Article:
Survivorship rights found in undesignated accounts.


Byline: Barry Bridges

There was no error in a trial judge's conclusion that a "mistake" by a bank allowed for the examination of extrinsic evidence to determine whether nondesignated accounts were created with a right of survivorship.

That is according to a 4-1 decision by the Rhode Island Supreme Court, with the majority upholding the lower decision that a right of survivorship was established and that the monies in the accounts should therefore be distributed pursuant to a will's clause on joint property.

The case involved a dispute between the children of Catherine Ignatia Ryan, who, shortly before her death, established two accounts with her daughters.

One account was owned by "Catherine I. Ryan or Lizbeth Larkin" and the other by "Catherine I. Ryan or Lisa A. Ryan." Significantly, both accounts were silent on the issue of survivorship.

After Catherine died, her two other children contended that the accounts were assets of the estate and should be distributed equally among all four siblings under the will's residual clause.

Central to resolving the question was the state Supreme Court's 1998 holding in Robinson v. Delfino, which established a presumption, absent mistake or fraud, that no survivorship rights exist unless a joint account so indicates.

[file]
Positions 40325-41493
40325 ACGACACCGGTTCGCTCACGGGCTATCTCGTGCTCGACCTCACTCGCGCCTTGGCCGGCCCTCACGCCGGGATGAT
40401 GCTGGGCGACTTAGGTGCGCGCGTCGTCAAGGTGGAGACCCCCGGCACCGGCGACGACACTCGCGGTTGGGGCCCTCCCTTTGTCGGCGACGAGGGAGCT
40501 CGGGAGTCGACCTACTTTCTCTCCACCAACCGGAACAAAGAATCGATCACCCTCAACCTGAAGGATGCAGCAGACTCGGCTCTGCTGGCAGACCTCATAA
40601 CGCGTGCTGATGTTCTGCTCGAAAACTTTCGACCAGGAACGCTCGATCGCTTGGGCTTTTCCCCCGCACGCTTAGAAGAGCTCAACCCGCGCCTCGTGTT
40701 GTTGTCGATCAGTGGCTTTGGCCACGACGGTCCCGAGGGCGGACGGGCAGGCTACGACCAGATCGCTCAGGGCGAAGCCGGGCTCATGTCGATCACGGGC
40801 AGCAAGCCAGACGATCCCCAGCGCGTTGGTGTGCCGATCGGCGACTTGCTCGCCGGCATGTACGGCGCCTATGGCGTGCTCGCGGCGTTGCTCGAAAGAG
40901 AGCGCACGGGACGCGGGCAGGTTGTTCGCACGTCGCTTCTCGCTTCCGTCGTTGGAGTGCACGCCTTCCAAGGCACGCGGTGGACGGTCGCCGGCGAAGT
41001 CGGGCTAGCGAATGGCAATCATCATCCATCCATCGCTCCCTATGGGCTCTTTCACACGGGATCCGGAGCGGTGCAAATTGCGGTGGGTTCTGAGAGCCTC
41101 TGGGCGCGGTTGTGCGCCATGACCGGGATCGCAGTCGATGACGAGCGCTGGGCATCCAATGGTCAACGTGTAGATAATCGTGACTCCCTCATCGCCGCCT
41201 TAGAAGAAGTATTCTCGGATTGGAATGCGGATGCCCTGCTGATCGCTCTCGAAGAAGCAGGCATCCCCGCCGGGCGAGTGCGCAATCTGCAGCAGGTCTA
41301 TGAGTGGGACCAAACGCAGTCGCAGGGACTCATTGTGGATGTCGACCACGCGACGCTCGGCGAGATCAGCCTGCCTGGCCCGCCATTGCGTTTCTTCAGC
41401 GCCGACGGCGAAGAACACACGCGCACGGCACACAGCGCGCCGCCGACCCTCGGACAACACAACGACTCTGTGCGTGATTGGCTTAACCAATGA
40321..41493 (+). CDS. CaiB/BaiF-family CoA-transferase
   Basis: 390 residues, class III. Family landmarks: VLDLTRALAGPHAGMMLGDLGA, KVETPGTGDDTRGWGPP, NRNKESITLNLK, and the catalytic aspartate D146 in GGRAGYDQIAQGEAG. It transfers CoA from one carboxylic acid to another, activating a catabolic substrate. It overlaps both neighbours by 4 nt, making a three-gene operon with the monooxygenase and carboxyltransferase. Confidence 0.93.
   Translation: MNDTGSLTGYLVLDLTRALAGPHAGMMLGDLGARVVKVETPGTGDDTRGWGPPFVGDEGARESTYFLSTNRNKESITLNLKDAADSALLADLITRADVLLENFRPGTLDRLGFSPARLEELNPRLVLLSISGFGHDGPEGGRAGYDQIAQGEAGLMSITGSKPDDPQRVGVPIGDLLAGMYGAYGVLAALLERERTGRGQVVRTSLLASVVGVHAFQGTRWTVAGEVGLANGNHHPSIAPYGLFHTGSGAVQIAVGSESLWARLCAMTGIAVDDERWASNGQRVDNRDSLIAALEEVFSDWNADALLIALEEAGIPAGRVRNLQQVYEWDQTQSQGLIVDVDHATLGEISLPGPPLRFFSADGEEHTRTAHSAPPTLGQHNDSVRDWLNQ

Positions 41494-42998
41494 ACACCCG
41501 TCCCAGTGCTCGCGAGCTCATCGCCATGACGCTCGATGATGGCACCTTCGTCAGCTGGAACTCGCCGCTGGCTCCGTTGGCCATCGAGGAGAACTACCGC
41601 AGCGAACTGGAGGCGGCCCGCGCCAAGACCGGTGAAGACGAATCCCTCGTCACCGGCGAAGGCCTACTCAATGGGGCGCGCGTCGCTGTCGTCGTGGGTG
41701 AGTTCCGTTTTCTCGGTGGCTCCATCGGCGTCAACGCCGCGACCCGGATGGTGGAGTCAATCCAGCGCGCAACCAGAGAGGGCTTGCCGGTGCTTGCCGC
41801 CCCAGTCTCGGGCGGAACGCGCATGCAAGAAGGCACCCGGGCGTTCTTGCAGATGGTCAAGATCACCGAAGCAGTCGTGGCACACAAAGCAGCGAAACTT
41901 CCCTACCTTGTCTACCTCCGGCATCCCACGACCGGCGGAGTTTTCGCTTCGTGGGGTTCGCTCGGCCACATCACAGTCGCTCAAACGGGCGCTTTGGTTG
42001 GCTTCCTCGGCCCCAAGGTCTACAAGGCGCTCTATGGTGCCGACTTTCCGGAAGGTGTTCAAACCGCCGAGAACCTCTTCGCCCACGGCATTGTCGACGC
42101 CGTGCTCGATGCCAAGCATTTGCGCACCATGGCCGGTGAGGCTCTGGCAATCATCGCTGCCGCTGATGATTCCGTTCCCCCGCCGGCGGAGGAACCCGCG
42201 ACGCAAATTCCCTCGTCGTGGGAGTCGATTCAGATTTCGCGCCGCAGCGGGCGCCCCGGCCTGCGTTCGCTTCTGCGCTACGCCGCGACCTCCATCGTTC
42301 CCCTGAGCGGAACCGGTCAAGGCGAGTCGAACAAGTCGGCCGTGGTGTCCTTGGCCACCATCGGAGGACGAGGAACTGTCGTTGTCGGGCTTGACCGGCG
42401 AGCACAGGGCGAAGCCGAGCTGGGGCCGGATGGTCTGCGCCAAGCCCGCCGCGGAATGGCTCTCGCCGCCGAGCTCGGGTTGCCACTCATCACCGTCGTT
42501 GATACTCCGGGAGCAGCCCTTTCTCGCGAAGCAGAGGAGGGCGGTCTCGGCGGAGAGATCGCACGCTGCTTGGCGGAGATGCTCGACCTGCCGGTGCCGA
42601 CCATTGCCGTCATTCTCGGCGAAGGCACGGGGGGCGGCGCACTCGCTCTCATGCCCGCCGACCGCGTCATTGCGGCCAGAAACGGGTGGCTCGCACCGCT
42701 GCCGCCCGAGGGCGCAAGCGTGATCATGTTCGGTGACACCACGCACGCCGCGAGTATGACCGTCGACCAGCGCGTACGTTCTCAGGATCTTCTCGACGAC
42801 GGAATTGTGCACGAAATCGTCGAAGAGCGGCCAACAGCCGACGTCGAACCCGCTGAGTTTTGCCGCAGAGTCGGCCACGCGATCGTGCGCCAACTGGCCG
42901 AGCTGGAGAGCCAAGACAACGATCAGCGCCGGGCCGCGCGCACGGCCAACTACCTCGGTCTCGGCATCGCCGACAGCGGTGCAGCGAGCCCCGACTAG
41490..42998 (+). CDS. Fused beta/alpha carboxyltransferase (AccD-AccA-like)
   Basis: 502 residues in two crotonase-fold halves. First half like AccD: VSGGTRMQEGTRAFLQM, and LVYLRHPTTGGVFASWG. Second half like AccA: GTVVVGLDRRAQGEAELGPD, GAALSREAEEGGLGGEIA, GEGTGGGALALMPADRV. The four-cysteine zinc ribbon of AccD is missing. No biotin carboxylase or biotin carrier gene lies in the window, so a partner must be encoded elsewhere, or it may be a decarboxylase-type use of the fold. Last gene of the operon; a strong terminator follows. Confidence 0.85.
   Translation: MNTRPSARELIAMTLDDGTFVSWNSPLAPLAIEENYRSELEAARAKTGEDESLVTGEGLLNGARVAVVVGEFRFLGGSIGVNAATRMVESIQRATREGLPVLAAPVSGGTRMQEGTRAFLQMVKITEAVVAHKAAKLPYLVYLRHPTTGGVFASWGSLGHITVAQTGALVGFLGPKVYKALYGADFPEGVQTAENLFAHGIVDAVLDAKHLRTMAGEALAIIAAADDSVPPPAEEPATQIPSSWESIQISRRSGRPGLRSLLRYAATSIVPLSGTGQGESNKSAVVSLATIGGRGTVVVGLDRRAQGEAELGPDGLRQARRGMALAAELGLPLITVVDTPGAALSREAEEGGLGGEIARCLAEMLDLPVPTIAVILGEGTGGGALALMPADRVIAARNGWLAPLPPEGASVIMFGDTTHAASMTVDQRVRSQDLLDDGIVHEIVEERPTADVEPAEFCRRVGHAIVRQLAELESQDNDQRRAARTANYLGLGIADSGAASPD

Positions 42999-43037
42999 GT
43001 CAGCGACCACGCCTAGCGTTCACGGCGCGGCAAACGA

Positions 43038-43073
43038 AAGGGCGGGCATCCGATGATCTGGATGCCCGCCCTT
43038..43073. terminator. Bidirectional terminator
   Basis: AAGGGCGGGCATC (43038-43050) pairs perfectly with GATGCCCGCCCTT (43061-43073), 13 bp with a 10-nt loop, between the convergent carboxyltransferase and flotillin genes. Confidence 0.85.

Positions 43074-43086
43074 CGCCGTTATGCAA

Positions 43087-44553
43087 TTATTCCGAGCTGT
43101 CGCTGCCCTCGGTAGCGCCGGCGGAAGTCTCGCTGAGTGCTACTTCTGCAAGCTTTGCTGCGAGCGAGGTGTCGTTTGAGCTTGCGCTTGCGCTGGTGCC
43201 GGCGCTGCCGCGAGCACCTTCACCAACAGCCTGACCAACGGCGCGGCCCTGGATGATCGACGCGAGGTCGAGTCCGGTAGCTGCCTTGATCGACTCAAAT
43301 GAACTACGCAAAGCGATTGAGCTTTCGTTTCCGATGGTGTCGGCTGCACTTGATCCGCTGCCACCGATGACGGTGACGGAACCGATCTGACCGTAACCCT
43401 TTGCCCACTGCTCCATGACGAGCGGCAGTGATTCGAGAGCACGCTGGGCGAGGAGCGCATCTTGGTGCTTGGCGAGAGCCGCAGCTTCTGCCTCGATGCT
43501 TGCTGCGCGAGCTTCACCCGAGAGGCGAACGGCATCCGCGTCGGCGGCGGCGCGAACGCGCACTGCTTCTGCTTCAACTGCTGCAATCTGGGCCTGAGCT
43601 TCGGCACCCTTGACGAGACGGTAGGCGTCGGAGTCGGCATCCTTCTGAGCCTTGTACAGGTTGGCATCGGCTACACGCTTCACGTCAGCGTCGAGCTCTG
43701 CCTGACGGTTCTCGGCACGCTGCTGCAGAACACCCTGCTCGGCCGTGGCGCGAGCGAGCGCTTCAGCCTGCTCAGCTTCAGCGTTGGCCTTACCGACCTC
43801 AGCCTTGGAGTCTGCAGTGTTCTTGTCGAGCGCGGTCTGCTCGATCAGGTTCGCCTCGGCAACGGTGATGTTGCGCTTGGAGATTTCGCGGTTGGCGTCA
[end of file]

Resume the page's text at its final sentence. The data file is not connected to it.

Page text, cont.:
Justice William P. Robinson III wrote for the majority in finding no fault with Superior Court Judge Luis M. Matos' conclusion that the bank made a "mistake" when the accounts were opened by not checking appropriate boxes on a form.

Robinson also endorsed Matos' subsequent analysis of extrinsic evidence to determine Catherine's intent regarding the account, including the deposition testimony of Lizbeth and Lisa, and affirmed the trial judge's ultimate conclusion that Catherine intended a right of survivorship.

Registering a sharp dissent was Justice Maureen McKenna Goldberg, who said that Robinson's presumption had not been overborne.

"[A]ny suggestion of mistake in the opening of joint bank accounts that do not contain a right-of-survivorship designation should not serve as an open invitation for the presentation of hearsay testimony in order to perform a postmortem cerebral autopsy, they very type 'of foray into the mind of a deceased person' that Robinson was intended to eliminate," Goldberg wrote.

The 25-page decision is Larkin v. Arthurs, et al., Lawyers Weekly No. 60-071-19. The full text of the ruling can be found here.

Appellate attorneys for Larkin were Kevin M. Daley of Warwick and...

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